Alex Keble picks out four key battles ahead of the second batch of Champions League round of 16 ties, predicting Chelsea will lose against Bayern and end-to-end action in Real v Man City...
"Serge Gnabry, Robert Lewandowski, and Kingsley Coman will surge in waves on the break, moving subtly into gaps behind the flying Chelsea wing-backs in a repeat of the wide-open game we saw at the Tottenham Hotspur stadium."
Chelsea v Bayern Munich
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Chelsea fans will be worried by memories of Tottenham's 7-2 defeat at home to Bayern Munich earlier this season, mainly because they know Frank Lampard is unlikely to have come up with a specific plan to prevent something similar happening to their team. Chelsea always look to play on the front foot, spreading too wide to then re-compress when opponents trigger a counter-attack, and so they will be vulnerable despite a new formation.
Lampard's 3-4-2-1 against Spurs worked well, Olivier Giroud interacting superbly with dual number 10 Mason Mount and Ross Barkley. When Giroud came short the two playmakers span in behind and vice versa, and having extra bodies in attacking midfield gave Jorginho and Matteo Kovacic the option to play incisive forward passes. However, the system is unlikely to be as effective against such a powerful Bayern midfield.
What's more, Serge Gnabry, Robert Lewandowski, and Kingsley Coman will surge in waves on the break, moving subtly into gaps behind the flying Chelsea wing-backs in a repeat of the wide-open game we saw at the Tottenham Hotspur stadium. It won't be anything like seven, but the German outfit should get the win.
Napoli v Barcelona
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Gennaro Gattuso has overcome a difficult start to life as Napoli manager (there were rumours he might resign in January, just a month after arriving) to win six of the last seven, but only one of these games, a 1-0 victory at Inter, is relevant to Tuesday's Champions League tie. A fortnight ago Gattuso masterminded a win with a 'very defensive' strategy, in the words of Antonio Conte.
It is highly likely Napoli will repeat this system to blunt Barcelona. Their 4-3-3 becomes a flat 4-5-1 when off the ball, and - unusually in the modern game - Gattuso teams don't press high. Napoli took that approach to extremes at the San Siro, dropping back to limit Inter before pouncing on the counter-attack via Fabian Ruiz and Dries Mertens.
Quique Setien is being saved by Lionel Messi. Barcelona's football is drab and predictable, their possession the kind of stale tiki-taka that no longer cuts it at the highest level. Consequently a deep Napoli shell ought to keep the score down, especially with injuries forcing Arturo Vidal to play in one of the three forward positions.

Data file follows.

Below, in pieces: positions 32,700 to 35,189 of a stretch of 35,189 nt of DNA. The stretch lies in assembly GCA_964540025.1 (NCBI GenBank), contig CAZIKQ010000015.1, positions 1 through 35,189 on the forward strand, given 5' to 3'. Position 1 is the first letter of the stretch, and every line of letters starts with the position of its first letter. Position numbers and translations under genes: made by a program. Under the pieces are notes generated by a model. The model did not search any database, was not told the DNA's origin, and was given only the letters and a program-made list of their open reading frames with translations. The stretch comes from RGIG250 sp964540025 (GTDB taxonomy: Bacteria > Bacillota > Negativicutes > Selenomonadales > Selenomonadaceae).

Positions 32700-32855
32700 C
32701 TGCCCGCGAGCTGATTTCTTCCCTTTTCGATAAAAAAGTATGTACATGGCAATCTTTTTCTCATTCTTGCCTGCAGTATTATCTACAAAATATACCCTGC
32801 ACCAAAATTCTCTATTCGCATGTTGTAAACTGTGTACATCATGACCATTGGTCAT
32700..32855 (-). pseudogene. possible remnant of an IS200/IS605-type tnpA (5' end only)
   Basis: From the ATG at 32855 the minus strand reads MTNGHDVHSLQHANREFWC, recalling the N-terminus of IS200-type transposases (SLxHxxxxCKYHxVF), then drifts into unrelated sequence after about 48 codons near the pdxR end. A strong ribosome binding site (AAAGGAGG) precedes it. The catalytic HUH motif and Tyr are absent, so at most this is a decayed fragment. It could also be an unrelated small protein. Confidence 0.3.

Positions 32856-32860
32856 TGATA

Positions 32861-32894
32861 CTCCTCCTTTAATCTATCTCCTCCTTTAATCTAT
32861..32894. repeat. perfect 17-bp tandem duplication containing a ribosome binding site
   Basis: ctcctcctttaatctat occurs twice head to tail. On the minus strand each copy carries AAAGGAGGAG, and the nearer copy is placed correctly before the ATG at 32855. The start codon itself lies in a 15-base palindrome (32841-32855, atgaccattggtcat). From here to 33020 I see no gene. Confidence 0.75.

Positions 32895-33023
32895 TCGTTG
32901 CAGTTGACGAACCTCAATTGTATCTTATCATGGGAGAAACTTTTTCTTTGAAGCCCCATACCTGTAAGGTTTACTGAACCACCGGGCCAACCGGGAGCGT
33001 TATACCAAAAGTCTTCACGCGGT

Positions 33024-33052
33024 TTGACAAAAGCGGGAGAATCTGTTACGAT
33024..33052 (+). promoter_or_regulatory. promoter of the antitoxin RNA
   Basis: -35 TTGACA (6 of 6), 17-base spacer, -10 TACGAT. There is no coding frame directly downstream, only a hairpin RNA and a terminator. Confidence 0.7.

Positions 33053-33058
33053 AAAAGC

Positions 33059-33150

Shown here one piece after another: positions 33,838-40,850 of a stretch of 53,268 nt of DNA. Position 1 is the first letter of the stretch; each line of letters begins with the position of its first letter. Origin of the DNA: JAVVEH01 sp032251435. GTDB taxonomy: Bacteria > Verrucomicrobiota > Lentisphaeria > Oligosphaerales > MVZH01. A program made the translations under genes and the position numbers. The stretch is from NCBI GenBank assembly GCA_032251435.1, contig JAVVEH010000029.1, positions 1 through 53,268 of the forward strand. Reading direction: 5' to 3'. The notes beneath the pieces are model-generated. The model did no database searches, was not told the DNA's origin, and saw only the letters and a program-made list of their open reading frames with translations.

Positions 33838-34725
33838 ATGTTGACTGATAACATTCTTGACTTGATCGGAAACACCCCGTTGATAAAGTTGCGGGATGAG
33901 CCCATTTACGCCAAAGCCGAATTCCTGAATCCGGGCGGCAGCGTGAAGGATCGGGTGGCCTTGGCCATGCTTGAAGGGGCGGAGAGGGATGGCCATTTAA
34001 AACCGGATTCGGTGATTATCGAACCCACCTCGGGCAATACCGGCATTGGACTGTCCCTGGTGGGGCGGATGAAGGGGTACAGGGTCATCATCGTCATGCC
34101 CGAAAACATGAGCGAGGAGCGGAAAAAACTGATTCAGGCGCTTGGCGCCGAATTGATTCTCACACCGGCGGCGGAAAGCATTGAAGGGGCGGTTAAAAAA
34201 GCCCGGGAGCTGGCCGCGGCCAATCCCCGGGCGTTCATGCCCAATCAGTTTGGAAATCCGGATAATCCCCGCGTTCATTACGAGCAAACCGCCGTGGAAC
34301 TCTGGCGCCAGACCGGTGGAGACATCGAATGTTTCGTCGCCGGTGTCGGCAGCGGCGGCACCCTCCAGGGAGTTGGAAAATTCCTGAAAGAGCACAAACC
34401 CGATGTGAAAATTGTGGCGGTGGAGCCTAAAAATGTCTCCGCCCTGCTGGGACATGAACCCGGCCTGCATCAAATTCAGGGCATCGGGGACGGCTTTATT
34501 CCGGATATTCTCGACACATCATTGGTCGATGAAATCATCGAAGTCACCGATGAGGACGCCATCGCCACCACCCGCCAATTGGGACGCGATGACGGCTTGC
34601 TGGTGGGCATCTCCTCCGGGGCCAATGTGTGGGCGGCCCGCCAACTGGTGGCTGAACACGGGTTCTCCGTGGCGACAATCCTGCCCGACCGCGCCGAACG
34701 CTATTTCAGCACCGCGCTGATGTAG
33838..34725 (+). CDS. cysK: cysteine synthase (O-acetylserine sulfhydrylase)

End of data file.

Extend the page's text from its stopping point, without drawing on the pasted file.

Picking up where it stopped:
Real Madrid v Man City
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Man City have quietly improved over the last few weeks and now look quite a lot like their old selves, with Kevin de Bruyne re-emerging as a creative force through the middle of the park (rather than drifting out to the right wing as he did for the first half of the season) and Bernardo Silva and Riyad Mahrez coming to the fore. These three together have the technical ability to carve open a disorganised Real defence.
Each of the last three goals Zinedine Zidane's side have conceded (in a 1-0 defeat to Levante and 2-2 draw with Celta Vigo) have come from through balls that easily split the Real defence, while their 4-3 loss to Real Sociedad was riddled with careless lapses. Sergio Ramos and Raphael Varane simply aren't working well together at the moment, and consequently De Bruyne, Silva, and Mahrez should cause damage.
However, Aymeric Laporte's struggle for fitness means City remain vulnerable. This promises to be an open contest with large amounts of space in the final third at both ends. There should be plenty of goals, with City ultimately taking an advantage back to the Etihad.
Lyon v Juventus
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Lyon's 4-2 defeat at Paris Saint-Germain earlier this month showed the best and worst of Rudi Garcia's tactics. In a 4-2-3-1, they kept the four defenders back in a line while the rest of the team pressed high in a man-to-man system, following the PSG midfielders as they dropped deeper to pick up passes from the centre-backs. Inevitably this meant a big gap opened between the back four and the rest of the team.
Juventus should be even better than PSG were at evading the press and passing their way into dangerous positions. Maurizio Sarri's detailed possession football is designed to patiently recycle until gaps appear. Juve will wait for the chance to get behind the high Lyon midfield and then burst forward at high speed towards the back four.
Paulo Dybala and Cristiano Ronaldo are getting better each week at the top of Sarri's 4-4-2. They should have enough quality to score a couple between them against such an aggressive Lyon team, particularly with Ronaldo in sensational form. He scored in his 11th consecutive Serie A match on Saturday in a 2-1 win at SPAL.